Before a patent is granted, it undergoes a rigorous examination process to determine whether the invention is novel and non-obvious in light of prior art. Forward, backward and Self citations are three important types of citations that are used in this process.
Backward Patent Citations:
A backward citation is a patent or non-patent reference to a subject patent that has been cited:
- During the prosecution of the subject patent by the patent examiner; or
- During the opposition by any third party; or
- In the invention disclosure statement; or
- Search report generated by any of the National or Regional Patent Office; or
- International Search Report (ISR) and International preliminary report on patentability (IPRP)
- The purpose of a backward citation is to identify prior art that is relevant to the invention being claimed in the subject patent application.
Backward citations are critical because they help examiners determine the novelty and non-obviousness of an invention in light of prior art and essentially identifies potential barriers to the grant of the subject patent.
Furthermore, backward citations (P1, P2, P3 and P4) can also be used to assess the validity of a granted patent. If a patent is challenged in court, the patent owner can use backward citations to demonstrate that the invention is novel and non-obvious in light of the prior art. Conversely, the challenger can use backward citations to show that the invention is not new or non-obvious.
A forward citation is a reference to the subject patent or a non-patent document that has been cited by the inventor in their own patent application. The purpose of mentioning subject patent in the document of forward patent citations (PA and PD) is to identify the technical gap for establishing the novelty and non-obviousness of the invention being claimed in the patent applications (PA and PD). By citing the subject patent as a prior art, the inventor is demonstrating that there exists technical gap in the closest known prior art which the inventor has solved by providing an inventive and useful solution.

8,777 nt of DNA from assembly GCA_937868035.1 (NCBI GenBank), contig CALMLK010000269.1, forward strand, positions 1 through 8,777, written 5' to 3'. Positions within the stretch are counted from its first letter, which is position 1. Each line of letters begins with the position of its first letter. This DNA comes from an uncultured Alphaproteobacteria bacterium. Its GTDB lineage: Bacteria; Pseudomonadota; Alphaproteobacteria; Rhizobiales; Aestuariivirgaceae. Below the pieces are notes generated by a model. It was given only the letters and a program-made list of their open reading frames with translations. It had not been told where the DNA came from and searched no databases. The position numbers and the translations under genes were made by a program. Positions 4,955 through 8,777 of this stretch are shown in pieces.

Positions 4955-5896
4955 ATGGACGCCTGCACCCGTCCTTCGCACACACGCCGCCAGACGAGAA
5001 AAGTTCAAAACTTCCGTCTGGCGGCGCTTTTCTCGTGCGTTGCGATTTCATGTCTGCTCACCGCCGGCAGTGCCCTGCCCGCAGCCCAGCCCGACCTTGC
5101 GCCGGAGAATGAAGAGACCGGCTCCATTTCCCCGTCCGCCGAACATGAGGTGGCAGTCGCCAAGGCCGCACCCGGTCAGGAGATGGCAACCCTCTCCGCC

Forward citations are important as they help patent examiners determine the scope of the invention being claimed.
Furthermore, forward citations can also be used to assess the value of a patent. The more forward citations a patent application receives, the more valuable it is considered to be. This is because a high number of forward citations indicates that the invention is technologically strong and has wide range of useful applications.
For the subject patent application, self-citations are the patent references to the subject patent cited:
- as a patent family for which subject patent application is filed as non-provisional or continuation in part or divisional application claiming priority from one of the self-cited patents (Po , P", P' and P*); or
- which are filed by the same inventor or assignee.
One of the advantages of having high number of self-citations is that the company has done in-depth research in that particular technology domain and self-sufficient and might not need to buy or license much from others in order to build their product.
Forward, backward and self-citations are important tools in patent prosecution, valuation and litigation. They help establish the novelty and non-obviousness of an invention and assess its potential value in the market. There are many patent metrics that can be evaluated based on the number of citations for assessing the strength of a patent portfolio.
The content of this article is intended to provide a general guide to the subject matter. Specialist advice should be sought about your specific circumstances.